Last time out, The Ruby Suns drenched their record in clever guitar parts, using electronic elements to fill out the empty space here in there. This time around, they’ve changed that recipe entirely, filling their newest record, Fight Softly with beat upon blistering beat. It completely changes the dynamic of the recorded product for the band; this is something old fans will have to get used to, as it doesn’t look to change anytime soon.
You hate to have comparisons to other bands define you, but once you hear “Sun Lake Rinsed” you’ll really understand that occasionally comparisons are completely valid. From the first beat, you start to hear the faintest hint of Animal Collective, which only increases as you continue through the song. One of the things that differs, and this could be a positive, is that the vocals of Ryan McPhun aren’t nearly as grating as those of Animal Collective tend to be. McPhun has a softer voice, which makes this more of a bedroom dance record than something you would blare elsewhere.
Fortunately, the one thing that differentiates the music on this album is that the melodies don’t rest merely upon the notes being used. Others have used similar styles, but have piled layer upon layer of electronica to create dense melodies. On a song such as “Haunted House,” you definitely can see all sorts of dance references, particularly Justice, but McPhun’s voice is just to good to completely ignore. His voice is the one thing that makes the whole sound come together, uniting all the various melodies.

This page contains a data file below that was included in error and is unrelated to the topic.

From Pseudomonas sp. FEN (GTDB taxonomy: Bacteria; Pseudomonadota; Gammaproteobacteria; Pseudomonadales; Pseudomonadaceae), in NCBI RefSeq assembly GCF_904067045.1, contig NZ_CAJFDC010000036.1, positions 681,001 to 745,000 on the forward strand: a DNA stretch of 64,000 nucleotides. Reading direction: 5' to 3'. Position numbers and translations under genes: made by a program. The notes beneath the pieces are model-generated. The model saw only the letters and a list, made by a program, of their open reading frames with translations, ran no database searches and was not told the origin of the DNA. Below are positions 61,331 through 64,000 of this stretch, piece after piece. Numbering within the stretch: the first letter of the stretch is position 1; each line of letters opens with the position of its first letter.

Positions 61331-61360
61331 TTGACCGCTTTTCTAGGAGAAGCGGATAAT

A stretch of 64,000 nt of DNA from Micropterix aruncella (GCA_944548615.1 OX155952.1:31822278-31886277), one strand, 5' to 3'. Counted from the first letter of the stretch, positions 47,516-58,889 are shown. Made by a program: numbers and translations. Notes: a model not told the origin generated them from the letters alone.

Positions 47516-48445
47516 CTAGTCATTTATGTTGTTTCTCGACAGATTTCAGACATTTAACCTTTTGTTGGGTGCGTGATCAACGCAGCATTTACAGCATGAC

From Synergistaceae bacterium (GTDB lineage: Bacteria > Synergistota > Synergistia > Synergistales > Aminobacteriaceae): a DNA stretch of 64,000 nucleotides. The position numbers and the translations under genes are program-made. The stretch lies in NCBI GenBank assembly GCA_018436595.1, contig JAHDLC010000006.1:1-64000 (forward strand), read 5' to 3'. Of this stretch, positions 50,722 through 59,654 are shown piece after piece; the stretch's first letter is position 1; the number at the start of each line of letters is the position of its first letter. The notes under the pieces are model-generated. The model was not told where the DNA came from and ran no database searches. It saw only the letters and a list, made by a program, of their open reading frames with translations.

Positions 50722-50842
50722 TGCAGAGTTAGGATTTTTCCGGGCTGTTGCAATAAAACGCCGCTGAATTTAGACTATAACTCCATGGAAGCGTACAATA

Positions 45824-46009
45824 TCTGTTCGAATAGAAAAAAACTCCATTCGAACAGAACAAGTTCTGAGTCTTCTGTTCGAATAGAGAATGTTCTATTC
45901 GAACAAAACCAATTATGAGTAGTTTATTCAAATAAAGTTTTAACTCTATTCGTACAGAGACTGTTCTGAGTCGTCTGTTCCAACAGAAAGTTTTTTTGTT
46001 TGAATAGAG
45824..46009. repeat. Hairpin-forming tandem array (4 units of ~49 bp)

All that being said, it’s easy to see detractors for Fight Softly; it’s the same sort of criticism that has led others to dismiss the electronic pop movement altogether. After listening through the album for several spins, you can see that the music begins to blend together. Yes, there are differences in each song, such as the jungle homage played out in “Dusty Fruit,” but repetitive listens, especially in one sitting make it all sort of bleed into one giant collage of electro-pop madness. One might assume that the band chose to apply this strategy purposefully, but there is far more detail to the lyrical content than one would place on a collage of beats.
The Ruby Suns aren’t asking you to make a decision on whether or not you should include yourself in the massive throngs of electronic music connoisseurs, but they do want you to have fun while you listen to Fight Softly. It’s an upbeat record full of some bright moments that you can definitely use on mixtapes for friends, but at times, it does tend to wear you down with a bit too much on the beeps and blips front.
Download: The Ruby Suns – Haunted House [MP3]